Tuesday, October 16, 2007
Schwarzenegger Signs Bill Creating 50 New Judgeships
By KENNETH OFGANG, Staff Writer
Gov. Arnold Schwarzenegger has signed Assembly Bill 159, creating 50 new judgeships around the state.
The governor signed the bill, sponsored by Assembly Judiciary Committee Chair Dave Jones, D-Sacramento, on Sunday, the last day for action on bills enacted during regular session this year. Schwarzenegger reported that after signing 78 bills and vetoing 72 on Sunday, he had signed 750 and vetoed 214 in 2007.
Funding for the new judgeships was provided in the 2007-08 budget, effective next June. The positions are in addition to 50 that were created last year, and the Judicial Council plans to seek another 50 next year.
The positions will be distributed according to a judicial needs assessment that was updated by the Judicial Council in February. The bulk of the positions will go to fast-growing Riverside, San Bernardino, and Sacramento counties, while Los Angeles County—which received two new judgeships this year—will get one of the positions created by the bill.
AB 159 also authorizes the conversion of 162 subordinate judicial officer positions—78 of them in Los Angeles County—to judgeships. The conversions will take place as the positions become vacant, subject to a maximum of 16 positions being converted annually.
The governor said in his signing statement:
“California continues to suffer from a severe shortage of trial court judgeships and the ramifications are serious and far-reaching. Ultimately, this shortage results in decreased access to the courts, compromised public safety, an unstable business climate, and, in some courts, enormous backlogs that inhibit fair, timely and equitable justice.”
Chief Justice Ronald M. George also issued a statement:
“I applaud the Governor for signing this important legislation that will improve access to justice for all Californians. I also thank the leaders of the Senate and Assembly for their bipartisan support of the Assembly Bill 159.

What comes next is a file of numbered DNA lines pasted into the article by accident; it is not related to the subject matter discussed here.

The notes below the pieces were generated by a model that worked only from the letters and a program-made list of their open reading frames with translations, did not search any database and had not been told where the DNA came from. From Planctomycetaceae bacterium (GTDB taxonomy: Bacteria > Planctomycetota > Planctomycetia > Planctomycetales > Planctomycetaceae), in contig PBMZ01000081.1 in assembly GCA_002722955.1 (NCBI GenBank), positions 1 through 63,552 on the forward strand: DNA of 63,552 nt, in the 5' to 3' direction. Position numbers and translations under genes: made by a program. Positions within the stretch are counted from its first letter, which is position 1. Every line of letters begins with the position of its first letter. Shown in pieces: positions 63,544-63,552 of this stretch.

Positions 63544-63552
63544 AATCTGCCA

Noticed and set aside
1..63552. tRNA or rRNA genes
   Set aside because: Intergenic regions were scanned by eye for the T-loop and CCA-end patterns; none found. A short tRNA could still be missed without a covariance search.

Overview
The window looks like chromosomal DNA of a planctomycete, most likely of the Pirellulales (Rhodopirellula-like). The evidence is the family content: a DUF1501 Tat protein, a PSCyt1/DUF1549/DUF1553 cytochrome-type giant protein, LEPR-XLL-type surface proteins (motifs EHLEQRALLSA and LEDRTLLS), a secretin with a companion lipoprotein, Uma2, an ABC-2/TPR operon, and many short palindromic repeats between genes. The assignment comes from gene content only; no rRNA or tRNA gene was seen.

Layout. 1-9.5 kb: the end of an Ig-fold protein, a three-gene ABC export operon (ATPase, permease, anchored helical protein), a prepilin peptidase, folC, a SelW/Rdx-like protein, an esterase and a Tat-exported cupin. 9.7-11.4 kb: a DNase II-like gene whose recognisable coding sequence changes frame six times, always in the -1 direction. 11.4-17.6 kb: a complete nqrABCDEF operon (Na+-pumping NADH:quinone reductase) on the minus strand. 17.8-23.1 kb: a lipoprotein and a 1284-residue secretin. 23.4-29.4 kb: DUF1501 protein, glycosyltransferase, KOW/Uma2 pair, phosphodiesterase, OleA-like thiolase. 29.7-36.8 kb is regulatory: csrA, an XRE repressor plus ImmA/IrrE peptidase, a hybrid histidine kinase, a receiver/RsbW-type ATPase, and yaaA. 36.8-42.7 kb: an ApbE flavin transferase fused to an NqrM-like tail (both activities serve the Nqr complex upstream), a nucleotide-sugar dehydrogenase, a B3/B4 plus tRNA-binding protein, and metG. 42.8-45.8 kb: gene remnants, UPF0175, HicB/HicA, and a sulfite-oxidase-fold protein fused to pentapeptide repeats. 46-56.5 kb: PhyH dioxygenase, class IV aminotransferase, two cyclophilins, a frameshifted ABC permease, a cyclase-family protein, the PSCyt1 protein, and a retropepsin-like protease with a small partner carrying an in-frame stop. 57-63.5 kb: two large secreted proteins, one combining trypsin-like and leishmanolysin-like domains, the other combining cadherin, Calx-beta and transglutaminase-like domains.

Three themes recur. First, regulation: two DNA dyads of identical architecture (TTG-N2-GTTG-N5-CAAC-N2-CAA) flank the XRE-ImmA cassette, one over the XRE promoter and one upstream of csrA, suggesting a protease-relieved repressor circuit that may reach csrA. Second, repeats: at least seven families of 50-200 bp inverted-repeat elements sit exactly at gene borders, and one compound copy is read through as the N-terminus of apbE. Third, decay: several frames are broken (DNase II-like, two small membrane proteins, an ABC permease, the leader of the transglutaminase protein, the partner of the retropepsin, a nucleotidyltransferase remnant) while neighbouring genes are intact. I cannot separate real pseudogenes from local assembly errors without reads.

“Due to dramatic increases in population and new case filings, California trial courts have faced severe judicial shortages for many years. The 50 new judgeships created in this bill, coupled with the 50 new positions established last year, will go a long way toward providing Californians with fair, timely, and accessible justice.
“I look forward to our continued partnership with the legislative and executive branches to meet the state’s urgent need for judicial resources.”
Also among the bills signed Sunday were:
•SB 241, by Sen. Sheila Kuehl, D-Encino, which will allow a court, where the parents of a ward or minor conservatee, or the estate, lack the ability to pay the fees of appointed counsel, to order payment of all or part of those fees by the county;
•AB 1248, by Assemblywoman Noreen Evans, D-Santa Rosa, which will make various changes with regard to civil procedure, court fees, and funding; and
•AB 1484, by Assemblyman Paul Krekorian, D-Burbank, enacting the Model State Trademark Law; and
•AB 1539, by Krekorian; which will extend procedures applicable to the humanitarian release of terminally ill prisoners to those who are permanently medically incapacitated and whose release is deemed not to threaten public safety.
The governor vetoed SB 396, by Sen. Mark Ridley-Thomas, D-Los Angeles, which would have required the establishment of a committee to study civil court filing fees. The bill was unnecessary because the Judicial Council already has the authority to conduct such a study, the governor said.
He also vetoed:
•AB 467, by Assemblyman Michael Feuer, D-Los Angeles, which would have made several changes with regard to fee waivers, including a provision allowing a fee waiver to be granted at any stage of the litigation or appellate process. The governor said the bill would place an undue burden on the courts.
•AB 502, by Assemblyman Charles Calderon, D-Montebello, which would have created a program to assist undocumented immigrants who are victims of domestic violence. The governor said that such services should be available to all victims, and that undocumented immigrants may obtain such assistance under current law.
Sunday’s actions follow the signing of a number of bills of interest to the bench and bar late last week, including AB 403, by Assemblyman Van Tran, R-Costa Mesa, which will require the California Law Revision Commission to study whether, and when, the attorney-client privilege should survive the death of the holder and report by 2009; and AB 1090, by Assemblyman Todd Spitzer, R-Costa Mesa, which will require that candidates, including judicial candidates, seeking to use a ballot designation support that designation by filling out a worksheet prescribed by the secretary of state.
Copyright 2007, Metropolitan News Company